WillsMalaysia – Will Writing and PoA Services

Can the government take my property?

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Will writing is not new. It has been around for centuries and exist in many cultures around the world. However it is a taboo subject for many to talk about this and death in general. In Malaysia most people don’t want to be associated with any topic that has to do with death. So talking about creating a will for our parents or even for friends and family is quite challenging. So what happens if a person dies without a will? We assume the spouse or the mother or a living family member automatically gets ownership of all possessions of the deceased. This is not necessarily true. You may run into legal complications when a person die without leaving a will.

There’s actually a term for someone who dies without a will. He or she will be said to have died intestate. So, what happens to a person’s property in cases like this? This is clearly define in the Distribution Act 1958. Since there’s no legally defined document on who gets what then the question becomes who gets what?

We received emails from the public asking questions like catch my property because my family member died without leaving a will behind? This is a general misconception. The government does not just step in to take whatever they want whenever they want. In most cases when a person dies interstate the property will go to the surviving family members. But it goes in the order of spouse, children then parents. Suppose the interstate does not have immediate family members then the distribution will go to the extended family like grandparents, uncles and aunts and so on.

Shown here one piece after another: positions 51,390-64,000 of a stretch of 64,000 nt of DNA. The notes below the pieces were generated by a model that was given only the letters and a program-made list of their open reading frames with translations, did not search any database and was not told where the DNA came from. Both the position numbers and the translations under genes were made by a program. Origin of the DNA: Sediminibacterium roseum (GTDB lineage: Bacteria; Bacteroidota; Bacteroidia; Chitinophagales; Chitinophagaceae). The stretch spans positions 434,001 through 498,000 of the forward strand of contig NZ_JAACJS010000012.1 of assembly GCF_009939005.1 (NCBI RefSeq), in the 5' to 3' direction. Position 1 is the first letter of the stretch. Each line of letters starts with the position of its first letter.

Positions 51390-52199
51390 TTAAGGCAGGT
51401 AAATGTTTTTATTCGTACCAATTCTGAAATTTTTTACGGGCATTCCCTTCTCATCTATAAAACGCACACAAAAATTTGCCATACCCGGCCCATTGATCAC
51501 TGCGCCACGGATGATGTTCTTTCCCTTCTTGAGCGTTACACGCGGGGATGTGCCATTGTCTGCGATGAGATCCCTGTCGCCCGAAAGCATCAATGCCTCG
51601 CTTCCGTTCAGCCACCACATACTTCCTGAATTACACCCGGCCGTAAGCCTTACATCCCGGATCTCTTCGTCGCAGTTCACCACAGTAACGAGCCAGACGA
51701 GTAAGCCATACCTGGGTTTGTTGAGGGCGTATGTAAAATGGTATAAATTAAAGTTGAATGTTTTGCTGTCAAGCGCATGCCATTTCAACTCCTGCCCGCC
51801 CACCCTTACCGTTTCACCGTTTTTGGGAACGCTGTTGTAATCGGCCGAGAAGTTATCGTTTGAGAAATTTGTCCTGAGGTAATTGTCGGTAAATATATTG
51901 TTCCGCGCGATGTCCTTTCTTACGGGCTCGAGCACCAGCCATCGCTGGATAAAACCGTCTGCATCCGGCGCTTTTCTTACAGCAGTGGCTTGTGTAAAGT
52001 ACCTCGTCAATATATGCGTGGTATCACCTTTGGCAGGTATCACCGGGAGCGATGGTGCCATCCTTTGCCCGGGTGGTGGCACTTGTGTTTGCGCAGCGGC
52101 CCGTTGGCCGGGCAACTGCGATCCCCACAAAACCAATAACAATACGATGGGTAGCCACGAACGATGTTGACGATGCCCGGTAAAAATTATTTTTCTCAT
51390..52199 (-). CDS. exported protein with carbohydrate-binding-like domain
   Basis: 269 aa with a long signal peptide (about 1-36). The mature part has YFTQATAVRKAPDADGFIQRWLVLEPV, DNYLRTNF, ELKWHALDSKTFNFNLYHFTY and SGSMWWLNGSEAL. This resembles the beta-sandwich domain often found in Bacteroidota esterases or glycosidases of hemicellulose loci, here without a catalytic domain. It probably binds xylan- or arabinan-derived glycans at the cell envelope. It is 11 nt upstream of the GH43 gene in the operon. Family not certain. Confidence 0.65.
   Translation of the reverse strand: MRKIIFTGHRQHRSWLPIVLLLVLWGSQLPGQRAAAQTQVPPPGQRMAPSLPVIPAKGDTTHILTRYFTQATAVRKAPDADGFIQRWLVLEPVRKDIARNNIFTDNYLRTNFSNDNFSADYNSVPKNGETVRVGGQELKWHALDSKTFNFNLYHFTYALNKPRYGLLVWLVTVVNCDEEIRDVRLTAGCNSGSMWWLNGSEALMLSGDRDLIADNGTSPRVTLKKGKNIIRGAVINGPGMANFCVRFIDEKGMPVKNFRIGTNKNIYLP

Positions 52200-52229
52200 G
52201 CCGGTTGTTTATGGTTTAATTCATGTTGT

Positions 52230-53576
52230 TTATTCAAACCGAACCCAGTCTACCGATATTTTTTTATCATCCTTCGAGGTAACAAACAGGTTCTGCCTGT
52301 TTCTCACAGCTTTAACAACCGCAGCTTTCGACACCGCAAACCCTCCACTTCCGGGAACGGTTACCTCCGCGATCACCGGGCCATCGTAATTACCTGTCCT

In cases where the interstate dies without any surviving family member and no one comes around to make a claim then the government will step in. But if the family members are around, then the government can’t get involved. The law has already decided on how the property will be distributed. A list of how much each family member gets can be found in the Distribution Act 1958.

“Issue” in the table above refers to the child of the deceased or his or her grandchildren. In the glossary of the Distribution Act 1958, it says:
“issue” includes children and the descendants of deceased children;
But the child must be legitimate, or else he or she will not be able to get the property of the deceased. Section 3 of the Act says:
In this Act, unless the context otherwise requires— “child” means a legitimate child and where the deceased is permitted by his personal law a plurality of wives includes a child by any of such wives, but does not include an adopted child other than a child adopted under the provisions of the Adoption Act 1952 [Act 257];

But the point we are trying to make here is DO NOT WAIT UNTIL IT COMES TO THIS. Take action now and write your will today.

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